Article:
The joy of another's misfortune

Tiffany Watt Smith

[This] treatise on one of the most shame-inducing but widespread of all emotions is funny and insightful.

Sunday Times

Schadenfreude – enjoying the pain and failures of others – is an all-too-familiar feeling. It has perplexed philosophers and psychologists for centuries but, in a time of polarised politics, Twitter trolls and 'sidebars of shame', has never been more relevant. Recent studies have shown that we smile more at a rival's loss than at our own success. But why can it be so much fun to witness another's distress? And what, if anything, should we do about it?

MORE: Read an extract from 'Schadenfreude'

In ‘Schadenfreude’, historian of emotions Tiffany Watt Smith offers expert insight and advice. Ranging across thinkers from Nietzsche to Homer Simpson, investigating the latest scientific research and collecting some outrageous confessions along the way, she reveals how everyone – babies, nuns, your most trusted friends – are enjoying your misfortunes. But rather than an emotional glitch, she argues, schadenfreude can reveal profound truths about our relationships with others and our sense of who we are.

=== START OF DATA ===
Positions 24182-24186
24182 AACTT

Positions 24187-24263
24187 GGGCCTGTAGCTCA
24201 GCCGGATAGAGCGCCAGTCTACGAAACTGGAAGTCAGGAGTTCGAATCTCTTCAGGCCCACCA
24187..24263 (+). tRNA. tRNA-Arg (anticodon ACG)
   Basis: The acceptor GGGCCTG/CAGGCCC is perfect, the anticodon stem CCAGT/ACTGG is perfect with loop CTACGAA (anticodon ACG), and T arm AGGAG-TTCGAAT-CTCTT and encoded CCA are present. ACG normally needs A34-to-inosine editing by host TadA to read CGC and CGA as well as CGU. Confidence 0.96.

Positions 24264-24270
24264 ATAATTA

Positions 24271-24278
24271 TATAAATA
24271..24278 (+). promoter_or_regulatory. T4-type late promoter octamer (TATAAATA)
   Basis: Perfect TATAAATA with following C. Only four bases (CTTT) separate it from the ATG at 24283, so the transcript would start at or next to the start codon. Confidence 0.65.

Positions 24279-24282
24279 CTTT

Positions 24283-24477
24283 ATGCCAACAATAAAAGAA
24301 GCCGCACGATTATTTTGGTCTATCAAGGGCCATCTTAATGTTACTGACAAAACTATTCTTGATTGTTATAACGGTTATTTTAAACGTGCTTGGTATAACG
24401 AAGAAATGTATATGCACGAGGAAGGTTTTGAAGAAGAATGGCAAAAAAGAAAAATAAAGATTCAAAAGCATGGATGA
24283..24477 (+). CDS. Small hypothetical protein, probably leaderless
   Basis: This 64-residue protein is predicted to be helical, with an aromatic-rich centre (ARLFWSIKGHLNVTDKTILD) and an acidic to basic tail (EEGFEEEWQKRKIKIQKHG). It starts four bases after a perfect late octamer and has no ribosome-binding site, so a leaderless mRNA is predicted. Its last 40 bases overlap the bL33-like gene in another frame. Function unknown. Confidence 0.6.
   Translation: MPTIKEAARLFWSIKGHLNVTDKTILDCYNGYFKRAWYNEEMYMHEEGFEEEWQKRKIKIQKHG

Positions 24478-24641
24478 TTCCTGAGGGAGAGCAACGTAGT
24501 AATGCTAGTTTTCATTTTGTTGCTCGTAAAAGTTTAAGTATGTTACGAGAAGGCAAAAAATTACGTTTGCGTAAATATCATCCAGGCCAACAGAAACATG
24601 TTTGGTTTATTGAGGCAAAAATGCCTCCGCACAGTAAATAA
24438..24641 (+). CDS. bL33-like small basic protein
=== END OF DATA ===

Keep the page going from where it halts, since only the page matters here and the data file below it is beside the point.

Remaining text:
Frank, warm and laugh-out-loud funny, ‘Schadenfreude’ makes the case for thinking afresh about this much-maligned emotion, and perhaps embracing it.

Date published
Buy the book

About the author

Photograph of Tiffany Watt Smith

Tiffany Watt Smith

Tiffany Watt Smith is a research fellow at the QMUL Centre for the History of the Emotions, and was a 2014 BBC New Generation Thinker. Before beginning her academic career, she worked as a theatre director, including as Associate Director at the Arcola Theatre and International Associate at the Royal Court.